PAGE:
“Today is the International Day of Yoga. Previously people did not need to have a special day for yoga because yoga was part and parcel of their lives. Unfortunately now we need a special day to remind us to perform yoga, just as we need a day to remember our mother and father.
“In the olden days, people would wake up in the morning, bow down to mother Earth and then, facing the sun, they would chant prayers and perform Surya Namaskarah.
Today in many countries, six or seven out of ten people have a Vitamin D deficiency. It is postulated that a Vitamin D deficiency may be one of the precipitating factors for Alzheimer’s disease and other types of dementia. Some may argue that even people with a normal Vitamin D level can get Alzheimer’s disease. This is true, but studies have shown that the majority of people with this disease have a Vitamin D deficiency. It is also thought to be a cause of depression, which may be why the incidence of depressive disorders is higher in countries that have less sunlight.
“Yoga is beneficial for our health, physical beauty and mental discipline. It reduces cholesterol levels and maintains cardiac health. It increases bone strength, now especially important as the incidence of arthritis and osteoporosis is on a steep rise. It improves memory.
“It is important to do a balanced exercise for at least ten minutes a day. Along with this, we also need at least 10 minutes of sun exposure per day. Nowadays people go from their air-conditioned homes to air-conditioned cars, and from air-conditioned cars to their air-conditioned office. That’s not much exposure to a natural environment. People tell Amma that they have bought a fifty thousand dollar car for their child to drive two miles to a gym, where they spend a thousand dollars a year for gym membership. This sounds funny but it is not so uncommon. It would be good to just walk to the gym. If people would walk outside in a park for two miles a day or even less, they wouldn’t need to spend all this money, and they would benefit from the fresh air and sunlight–all in all, a healthier life. Not only that, they would conserve fuel and reduce harmful emissions, thereby helping to protect the environment.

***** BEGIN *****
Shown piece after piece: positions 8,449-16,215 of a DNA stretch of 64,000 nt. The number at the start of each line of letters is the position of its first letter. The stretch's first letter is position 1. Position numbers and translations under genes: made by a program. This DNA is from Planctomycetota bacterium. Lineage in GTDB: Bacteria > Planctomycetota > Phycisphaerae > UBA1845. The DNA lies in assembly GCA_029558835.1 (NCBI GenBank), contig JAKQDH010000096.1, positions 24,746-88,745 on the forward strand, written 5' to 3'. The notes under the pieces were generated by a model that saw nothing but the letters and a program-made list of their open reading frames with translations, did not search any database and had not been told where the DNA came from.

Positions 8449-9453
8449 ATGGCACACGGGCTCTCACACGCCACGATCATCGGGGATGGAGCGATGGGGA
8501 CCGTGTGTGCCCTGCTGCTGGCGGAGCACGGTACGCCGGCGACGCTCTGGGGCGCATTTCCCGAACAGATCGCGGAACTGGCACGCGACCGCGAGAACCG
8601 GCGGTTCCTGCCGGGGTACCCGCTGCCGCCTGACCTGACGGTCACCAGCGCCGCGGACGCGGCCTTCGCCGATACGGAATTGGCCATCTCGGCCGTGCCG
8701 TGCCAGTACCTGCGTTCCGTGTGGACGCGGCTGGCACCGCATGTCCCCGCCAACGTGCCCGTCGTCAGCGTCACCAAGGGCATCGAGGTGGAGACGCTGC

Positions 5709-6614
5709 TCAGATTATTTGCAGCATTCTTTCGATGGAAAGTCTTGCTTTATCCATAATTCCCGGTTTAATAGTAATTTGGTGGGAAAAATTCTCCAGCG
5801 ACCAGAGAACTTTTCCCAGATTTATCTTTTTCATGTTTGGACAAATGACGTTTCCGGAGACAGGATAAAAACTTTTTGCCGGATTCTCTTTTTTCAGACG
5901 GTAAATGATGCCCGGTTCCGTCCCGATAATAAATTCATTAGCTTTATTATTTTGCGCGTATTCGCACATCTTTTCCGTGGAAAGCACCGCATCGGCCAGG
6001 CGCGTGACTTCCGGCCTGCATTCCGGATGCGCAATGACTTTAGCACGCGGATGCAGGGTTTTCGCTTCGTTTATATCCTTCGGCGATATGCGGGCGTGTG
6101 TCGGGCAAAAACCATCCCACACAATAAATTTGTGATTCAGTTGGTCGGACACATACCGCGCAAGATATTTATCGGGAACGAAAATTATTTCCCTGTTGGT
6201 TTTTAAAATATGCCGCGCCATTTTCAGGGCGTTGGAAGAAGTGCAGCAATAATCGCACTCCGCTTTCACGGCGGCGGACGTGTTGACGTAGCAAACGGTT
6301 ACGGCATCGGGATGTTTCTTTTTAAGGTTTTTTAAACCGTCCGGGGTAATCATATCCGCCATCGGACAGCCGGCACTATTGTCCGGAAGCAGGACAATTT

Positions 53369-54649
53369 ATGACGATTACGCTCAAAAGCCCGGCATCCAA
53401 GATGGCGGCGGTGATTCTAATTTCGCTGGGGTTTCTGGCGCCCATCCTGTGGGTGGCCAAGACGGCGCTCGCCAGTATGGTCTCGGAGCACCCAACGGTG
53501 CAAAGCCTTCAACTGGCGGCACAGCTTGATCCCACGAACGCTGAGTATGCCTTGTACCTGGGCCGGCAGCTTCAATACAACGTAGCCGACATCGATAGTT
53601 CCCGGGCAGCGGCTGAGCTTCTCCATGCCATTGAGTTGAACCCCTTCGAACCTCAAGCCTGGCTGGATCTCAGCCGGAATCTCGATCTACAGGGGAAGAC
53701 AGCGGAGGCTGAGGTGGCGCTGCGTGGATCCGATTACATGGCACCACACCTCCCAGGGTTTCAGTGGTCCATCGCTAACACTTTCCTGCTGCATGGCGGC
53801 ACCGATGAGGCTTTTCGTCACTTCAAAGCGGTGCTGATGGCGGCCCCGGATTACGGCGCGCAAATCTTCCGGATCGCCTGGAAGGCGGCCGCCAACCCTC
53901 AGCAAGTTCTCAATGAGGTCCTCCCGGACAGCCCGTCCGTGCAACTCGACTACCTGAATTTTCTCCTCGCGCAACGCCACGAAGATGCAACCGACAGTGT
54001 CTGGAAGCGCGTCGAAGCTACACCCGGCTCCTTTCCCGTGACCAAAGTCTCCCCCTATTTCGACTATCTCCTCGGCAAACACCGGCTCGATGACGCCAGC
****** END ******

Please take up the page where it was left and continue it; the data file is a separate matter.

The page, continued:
“Too much of anything is a problem. Many people in tropical countries are suffering from heat stroke and skin cancer. So we need to strike a balance.
Yoga also creates powerful spiritual vibrations. These vibrations affect us and others. It is as if we had entered a perfume factory. Even after emerging, the sweet fragrance will remain on our body, pleasing both to ourselves and others. When we perform yoga with complete awareness, it purifies each and every cell in our body.
“To sum up, the purpose of yoga is for our inner well-being. It does not belong to any particular faith or religion. It was passed on to us by the ancient seers for the well-being of humanity. Yoga helps us to reconnect with nature and eventually become one with God.”
While special celebrations were held in honor of the first International Day of Yoga, Amma has long demonstrated her commitment to preserving the tradition of yoga and making it accessible to all. Yoga has been taught for many years at her primary, secondary, and university-level educational institutions (totaling more than 100,000 students nationwide), as well as in annual youth camps and in regular Amrita Yoga classes at Amritapuri.
On this International Day of Yoga, Amma shared Her insights on the benefits of yoga, while one of Her disciples guided attendees of her program in Santa Fe in simple yoga exercises.
At Amma’s schools, ashrams, centers and satsang groups all over the world, special yoga sessions were held to raise awareness of the importance and benefits of yoga.
Author: Amrita Yoga
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